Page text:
Art for Weapon Deal

Warforged Cleric of the forge, Tubal Cain, chosen of Moltok.

Brushpen and watercolour piece I made as a gift for someone. That someone made me a gift of a full-size, fully-functional, Celtic style sword out of steel(!) and wood. Just because I helped run some games nights at the local comic shop. You don’t do an amazing thing like that and not get something from me back in return..!
So this is a drawing/painting of one of my sword-gifter Ian’s D&D characters, a Warforged Cleric of the Forge. He’s called Tubal-Cain and his god is called Moltok. Here he is rescuing a priest of another faith from a burning church, because he’s just that kinda nice (living statue robot) guy.

Pale Fionn Mac Cumhaill Gets Some Colour

I’ve been trying to get pretty serious about the Fionn Mac Cumhaill graphic novel for a wee while, progress is very stop-start on something like this when you’re the only person working on it. I’m trying to run it as a kinda social media project with fairly regular updates too… Seeing as how, y’know, nothing’s real these days unless it’s on social media. It’s all a bit galling really, but it’s the landscape creatives are in these days, so never mind. (The gag here is that this guy is talking about social media and hasn’t updated his blog in four months… Harrr.)

Fionn Mac Cumhaill the Irish mythological hero, here being a scrawny young guy out in the backwoods.

Oh boy, did I really just blurt all of that out when you just came here to look at some art..? Sheesh. Sorry about that. All the art angst has to go somewhere I guess, block the flow and it’ll just all back up somewhere.

So here is Fionn Mac Cumhaill. Irish Celtic mythological and folklore hero. Women love him. Men want to be like him. He’s like He-Man as a Nobel Laureate… Except, I like him looking like a disfigured, scrawny, unexperienced, pale weirdo though. He ends up being the top of the heap in Ireland at the very end of the late Iron Age, as the captain of the Fianna, the land’s most amazing warrior-poets and defenders of the realm.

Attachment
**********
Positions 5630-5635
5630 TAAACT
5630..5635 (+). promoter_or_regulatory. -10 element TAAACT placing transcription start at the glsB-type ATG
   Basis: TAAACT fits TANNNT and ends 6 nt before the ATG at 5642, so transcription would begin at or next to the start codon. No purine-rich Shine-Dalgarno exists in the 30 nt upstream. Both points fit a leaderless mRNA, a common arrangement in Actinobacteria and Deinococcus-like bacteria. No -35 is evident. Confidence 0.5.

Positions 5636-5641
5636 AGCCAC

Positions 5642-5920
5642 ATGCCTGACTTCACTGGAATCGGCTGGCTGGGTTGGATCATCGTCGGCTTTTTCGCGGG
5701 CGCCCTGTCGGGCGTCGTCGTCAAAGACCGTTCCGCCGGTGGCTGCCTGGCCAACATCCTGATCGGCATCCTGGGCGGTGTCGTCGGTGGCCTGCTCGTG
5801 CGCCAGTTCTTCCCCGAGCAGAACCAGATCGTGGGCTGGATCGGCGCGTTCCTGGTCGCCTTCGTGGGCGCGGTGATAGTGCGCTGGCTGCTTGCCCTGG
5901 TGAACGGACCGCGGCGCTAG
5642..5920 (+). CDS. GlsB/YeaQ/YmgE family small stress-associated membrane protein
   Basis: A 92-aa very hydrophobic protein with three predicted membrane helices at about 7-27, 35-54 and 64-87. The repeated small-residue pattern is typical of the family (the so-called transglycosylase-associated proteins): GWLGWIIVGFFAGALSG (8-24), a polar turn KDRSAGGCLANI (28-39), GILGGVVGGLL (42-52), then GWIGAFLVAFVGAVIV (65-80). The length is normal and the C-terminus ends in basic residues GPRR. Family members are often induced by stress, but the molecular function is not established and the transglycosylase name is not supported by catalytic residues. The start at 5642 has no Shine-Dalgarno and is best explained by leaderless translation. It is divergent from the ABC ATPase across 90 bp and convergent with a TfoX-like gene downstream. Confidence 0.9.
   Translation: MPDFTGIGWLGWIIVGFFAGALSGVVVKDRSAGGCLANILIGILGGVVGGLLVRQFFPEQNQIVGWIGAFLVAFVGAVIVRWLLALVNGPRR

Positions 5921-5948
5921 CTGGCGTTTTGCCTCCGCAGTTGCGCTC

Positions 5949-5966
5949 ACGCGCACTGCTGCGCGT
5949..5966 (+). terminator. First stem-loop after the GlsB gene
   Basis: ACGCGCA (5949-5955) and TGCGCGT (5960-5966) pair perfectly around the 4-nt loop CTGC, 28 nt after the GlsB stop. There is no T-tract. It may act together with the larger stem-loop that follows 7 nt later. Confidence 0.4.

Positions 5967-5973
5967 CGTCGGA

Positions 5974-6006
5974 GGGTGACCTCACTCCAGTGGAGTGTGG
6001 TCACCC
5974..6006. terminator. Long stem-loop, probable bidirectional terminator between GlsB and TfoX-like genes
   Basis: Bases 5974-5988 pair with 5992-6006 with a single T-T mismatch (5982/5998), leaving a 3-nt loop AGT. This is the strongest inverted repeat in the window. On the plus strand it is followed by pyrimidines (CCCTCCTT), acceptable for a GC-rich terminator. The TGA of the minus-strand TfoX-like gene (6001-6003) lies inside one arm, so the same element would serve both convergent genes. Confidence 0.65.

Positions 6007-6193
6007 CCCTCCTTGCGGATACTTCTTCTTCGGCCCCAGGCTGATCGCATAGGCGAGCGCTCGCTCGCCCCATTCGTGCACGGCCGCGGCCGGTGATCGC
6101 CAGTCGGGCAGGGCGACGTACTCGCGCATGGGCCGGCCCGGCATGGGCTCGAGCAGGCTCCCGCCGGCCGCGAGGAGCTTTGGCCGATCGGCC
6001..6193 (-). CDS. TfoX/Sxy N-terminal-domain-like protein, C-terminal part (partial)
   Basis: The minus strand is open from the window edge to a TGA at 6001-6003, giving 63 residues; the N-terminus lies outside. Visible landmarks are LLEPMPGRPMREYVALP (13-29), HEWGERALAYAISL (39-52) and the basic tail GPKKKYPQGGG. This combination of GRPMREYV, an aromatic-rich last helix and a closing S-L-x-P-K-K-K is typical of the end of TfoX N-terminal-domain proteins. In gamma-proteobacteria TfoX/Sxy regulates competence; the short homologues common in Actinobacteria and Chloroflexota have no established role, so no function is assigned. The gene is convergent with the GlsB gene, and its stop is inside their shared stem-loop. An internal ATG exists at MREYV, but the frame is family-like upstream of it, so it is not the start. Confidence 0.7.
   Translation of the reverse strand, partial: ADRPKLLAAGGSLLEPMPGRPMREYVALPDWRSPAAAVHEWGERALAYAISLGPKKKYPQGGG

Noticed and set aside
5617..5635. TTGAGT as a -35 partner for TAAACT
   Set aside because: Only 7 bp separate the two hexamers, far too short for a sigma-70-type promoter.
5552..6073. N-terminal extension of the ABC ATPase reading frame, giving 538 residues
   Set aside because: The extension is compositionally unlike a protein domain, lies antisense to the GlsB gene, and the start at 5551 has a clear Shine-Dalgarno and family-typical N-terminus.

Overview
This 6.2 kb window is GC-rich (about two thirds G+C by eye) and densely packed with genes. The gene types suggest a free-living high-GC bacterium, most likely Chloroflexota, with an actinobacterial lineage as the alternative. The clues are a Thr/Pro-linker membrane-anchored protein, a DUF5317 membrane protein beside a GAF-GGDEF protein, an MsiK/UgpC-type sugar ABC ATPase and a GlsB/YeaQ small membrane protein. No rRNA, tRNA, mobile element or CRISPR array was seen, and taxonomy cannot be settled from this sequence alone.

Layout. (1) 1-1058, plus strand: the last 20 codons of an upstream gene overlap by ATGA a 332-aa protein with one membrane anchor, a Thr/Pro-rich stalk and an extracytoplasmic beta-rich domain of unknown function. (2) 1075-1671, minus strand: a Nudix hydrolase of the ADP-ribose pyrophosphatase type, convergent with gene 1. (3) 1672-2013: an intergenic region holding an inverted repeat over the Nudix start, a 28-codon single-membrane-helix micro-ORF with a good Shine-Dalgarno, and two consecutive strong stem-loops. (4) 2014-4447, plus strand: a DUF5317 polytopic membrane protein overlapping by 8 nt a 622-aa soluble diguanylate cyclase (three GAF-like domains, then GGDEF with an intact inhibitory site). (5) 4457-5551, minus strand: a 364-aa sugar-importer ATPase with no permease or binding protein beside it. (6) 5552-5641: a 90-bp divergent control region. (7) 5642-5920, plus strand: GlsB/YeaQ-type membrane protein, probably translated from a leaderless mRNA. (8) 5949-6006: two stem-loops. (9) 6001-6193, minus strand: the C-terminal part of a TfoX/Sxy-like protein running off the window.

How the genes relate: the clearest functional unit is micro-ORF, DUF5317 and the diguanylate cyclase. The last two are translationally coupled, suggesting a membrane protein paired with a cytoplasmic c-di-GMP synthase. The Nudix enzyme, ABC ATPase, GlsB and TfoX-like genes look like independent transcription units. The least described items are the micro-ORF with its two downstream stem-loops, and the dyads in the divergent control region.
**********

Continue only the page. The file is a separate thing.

This is a younger version of him, maybe he’s just about to leave the care of his foster mothers Bodhmall & Liath Luachra the woods of the Sleive Bloom Mountains, or he’s taking a moment out of his chores under the tutelage of the poet Finnegas on the wooded banks of the River Boyne.

My go-to one-liner to describe Fionn’ (also known as Finn McCool) to people is that ‘he’s like the Irish version King Arthur.” A guy who comes to be the leader of his version of the round table of knights by a combination of chance, adventure, birthright, mythical derring do and more. There’s stories about his parent’s courtship, his birth, boyhood, coming of age, adulthood, even embittered old age, his death and supposed mythical slumber to one day live on. The bits I’m concerned with for the graphic novel are his youth and coming of age, where he and his family face great adversity and then everything turns around for him.

This is one of my favourite rough drawings of him – doodled out at the end of the day on a comic convention table – I coloured up because I needed something with actual colours on as a icon for a Facebook page I made for the GN – to make it look appealing – as opposed to yet another black & white sketch, on a feed of black & white sketches… It was only a few weeks overdue. I’m dead good at this social media thing, me.

So anyway, there’s Facebook page for the FIONN graphic novel here. So that’s all the FIONN content in one place. I’ll still be putting Fionn things up in all my other feeds though, it’s all I’m trying to work on these days!

The Samurai Tragedy of Bayushi Castle – Part 19

So The Samurai Tragedy of Bayushi Castle is… resting right now, while I work up a graphic novel set in Celtic Ireland in about 200AD, instead of a feudal Japanese samurai setting. There’ll be a printed zine/mini artbook of Samurai Tragedy’ with extra art in at out some point in the future. For now, here’s one of the character pieces from it, of genteel tea ceremony host, artisan, red-hot steel basher and sword-smith, Hideyoshi Doji of the Crane Clan. There’ll be more of these in the finished, printed thing.

Samurai Tragedy of Bayushi Castle - Part 19 - Hideyoshi Doji - Tea Ceremony Host & Swordsmith